The Automatic Identification System (AIS) is a short range coastal tracking system currently used on ships to provide identification and position information.
Ships transmit AIS messages, which are then collected by other vessels and shore-stations. However, shore-based coverage is limited to about 40 nautical miles from the coast. To extend the coverage beyond this limit and towards the high seas without any change in ships’ equipment, one solution is to use satellite detection of AIS signals. With this solution, AIS messages are collected from space, allowing a continuous tracking of the participating ships beyond the coastal region, with the possibility of worldwide coverage.
Led by the prime contractor CLS (Collecte Localisation satellites), with exactEarth Europe, KSAT/FFI and LuxSpace as subcontractors, ESA demonstrated a service based on satellite-based AIS data complementing the terrestrial data collected by EMSA.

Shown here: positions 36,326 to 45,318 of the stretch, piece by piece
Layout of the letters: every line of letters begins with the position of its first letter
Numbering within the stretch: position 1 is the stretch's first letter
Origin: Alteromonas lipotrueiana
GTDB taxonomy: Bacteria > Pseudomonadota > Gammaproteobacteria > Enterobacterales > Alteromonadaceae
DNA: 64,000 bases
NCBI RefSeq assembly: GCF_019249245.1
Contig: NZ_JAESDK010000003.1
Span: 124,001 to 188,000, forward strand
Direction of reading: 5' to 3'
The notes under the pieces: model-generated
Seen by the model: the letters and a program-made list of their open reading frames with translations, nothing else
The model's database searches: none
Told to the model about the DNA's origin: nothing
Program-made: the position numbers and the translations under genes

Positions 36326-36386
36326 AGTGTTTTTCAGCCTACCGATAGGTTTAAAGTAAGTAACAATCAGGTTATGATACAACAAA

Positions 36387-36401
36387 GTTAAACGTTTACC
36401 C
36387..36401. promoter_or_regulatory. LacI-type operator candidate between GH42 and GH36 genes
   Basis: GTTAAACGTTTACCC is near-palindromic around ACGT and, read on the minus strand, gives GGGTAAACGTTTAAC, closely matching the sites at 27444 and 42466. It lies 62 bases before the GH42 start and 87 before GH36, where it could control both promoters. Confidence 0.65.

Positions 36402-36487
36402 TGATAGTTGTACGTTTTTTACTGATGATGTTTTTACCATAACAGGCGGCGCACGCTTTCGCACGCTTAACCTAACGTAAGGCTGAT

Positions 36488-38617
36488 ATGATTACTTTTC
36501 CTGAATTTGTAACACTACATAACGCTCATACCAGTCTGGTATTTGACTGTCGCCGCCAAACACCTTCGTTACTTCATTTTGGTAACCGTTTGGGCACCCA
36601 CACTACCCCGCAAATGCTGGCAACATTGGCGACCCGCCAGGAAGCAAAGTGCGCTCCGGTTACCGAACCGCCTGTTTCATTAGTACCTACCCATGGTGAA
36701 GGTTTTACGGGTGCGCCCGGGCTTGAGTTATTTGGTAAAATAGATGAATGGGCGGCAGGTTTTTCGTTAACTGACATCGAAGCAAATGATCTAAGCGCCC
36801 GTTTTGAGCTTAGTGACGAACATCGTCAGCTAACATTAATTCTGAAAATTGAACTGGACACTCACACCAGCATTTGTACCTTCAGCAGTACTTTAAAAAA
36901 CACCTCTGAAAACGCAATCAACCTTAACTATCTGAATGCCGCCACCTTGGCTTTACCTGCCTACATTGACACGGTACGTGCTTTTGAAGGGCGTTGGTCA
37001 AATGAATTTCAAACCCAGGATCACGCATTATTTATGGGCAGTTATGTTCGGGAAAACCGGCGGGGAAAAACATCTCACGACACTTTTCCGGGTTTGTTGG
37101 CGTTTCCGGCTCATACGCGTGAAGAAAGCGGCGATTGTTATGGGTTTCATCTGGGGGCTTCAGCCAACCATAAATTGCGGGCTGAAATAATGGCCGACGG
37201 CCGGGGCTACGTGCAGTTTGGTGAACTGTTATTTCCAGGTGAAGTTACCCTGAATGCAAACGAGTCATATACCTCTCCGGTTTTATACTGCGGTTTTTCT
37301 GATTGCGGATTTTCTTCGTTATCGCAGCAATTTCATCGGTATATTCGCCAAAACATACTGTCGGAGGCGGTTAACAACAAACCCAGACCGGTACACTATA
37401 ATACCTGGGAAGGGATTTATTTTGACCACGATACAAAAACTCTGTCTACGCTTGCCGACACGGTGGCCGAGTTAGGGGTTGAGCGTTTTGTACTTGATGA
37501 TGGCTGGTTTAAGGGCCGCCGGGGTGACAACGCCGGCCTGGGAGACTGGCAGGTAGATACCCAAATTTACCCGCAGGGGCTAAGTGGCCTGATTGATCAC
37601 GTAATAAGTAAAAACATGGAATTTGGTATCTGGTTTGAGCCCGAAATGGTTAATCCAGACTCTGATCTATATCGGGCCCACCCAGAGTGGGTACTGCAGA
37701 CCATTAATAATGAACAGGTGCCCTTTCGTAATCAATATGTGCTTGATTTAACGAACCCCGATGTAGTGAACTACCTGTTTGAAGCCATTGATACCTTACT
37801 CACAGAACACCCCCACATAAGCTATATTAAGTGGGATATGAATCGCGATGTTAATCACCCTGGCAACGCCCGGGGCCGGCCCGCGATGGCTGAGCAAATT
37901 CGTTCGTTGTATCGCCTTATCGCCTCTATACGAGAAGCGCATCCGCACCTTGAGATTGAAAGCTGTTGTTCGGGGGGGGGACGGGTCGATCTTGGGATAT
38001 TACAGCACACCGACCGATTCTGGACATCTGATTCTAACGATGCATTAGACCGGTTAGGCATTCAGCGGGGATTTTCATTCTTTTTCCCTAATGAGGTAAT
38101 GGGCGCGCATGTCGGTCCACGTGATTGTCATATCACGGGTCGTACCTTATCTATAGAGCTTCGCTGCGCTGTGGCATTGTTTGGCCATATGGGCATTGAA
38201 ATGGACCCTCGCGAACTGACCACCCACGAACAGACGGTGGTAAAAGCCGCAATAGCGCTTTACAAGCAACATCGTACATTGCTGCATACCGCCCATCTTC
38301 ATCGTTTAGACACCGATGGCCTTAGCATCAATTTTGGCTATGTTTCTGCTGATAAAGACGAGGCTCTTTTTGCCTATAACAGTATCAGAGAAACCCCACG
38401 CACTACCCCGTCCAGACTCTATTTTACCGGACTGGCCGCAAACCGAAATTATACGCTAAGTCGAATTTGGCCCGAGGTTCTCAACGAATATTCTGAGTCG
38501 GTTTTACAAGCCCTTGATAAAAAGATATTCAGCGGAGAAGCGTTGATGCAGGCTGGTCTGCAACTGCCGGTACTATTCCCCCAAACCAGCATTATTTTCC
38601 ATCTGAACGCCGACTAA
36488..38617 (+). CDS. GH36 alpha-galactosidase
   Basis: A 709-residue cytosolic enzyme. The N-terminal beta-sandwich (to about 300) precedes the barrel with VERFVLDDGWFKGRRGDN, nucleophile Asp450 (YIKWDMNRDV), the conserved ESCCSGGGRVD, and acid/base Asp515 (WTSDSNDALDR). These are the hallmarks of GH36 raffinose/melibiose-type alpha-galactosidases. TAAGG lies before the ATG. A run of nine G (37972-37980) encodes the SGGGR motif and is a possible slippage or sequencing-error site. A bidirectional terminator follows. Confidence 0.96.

Space AIS data was collected during a nine-month period. About 250 “blue ships” were tracked worldwide, as well as all ships sailing in the southern coast of the Mediterranean Sea (north Africa), and in the southern Atlantic approach to Europe (including Bay the of Biscay).
Customs authorities of EU Member States received a timely notification report before the arrival of a blue ship to an EU port. Knowing the actual vessel journey beyond the coastal region is important to Custom authorities.
EMSA initiated the Blue Belt pilot project to promote short sea shipping and assist EU customs authorities by providing them with additional information about ships, their journey and their cargoes within the EU.
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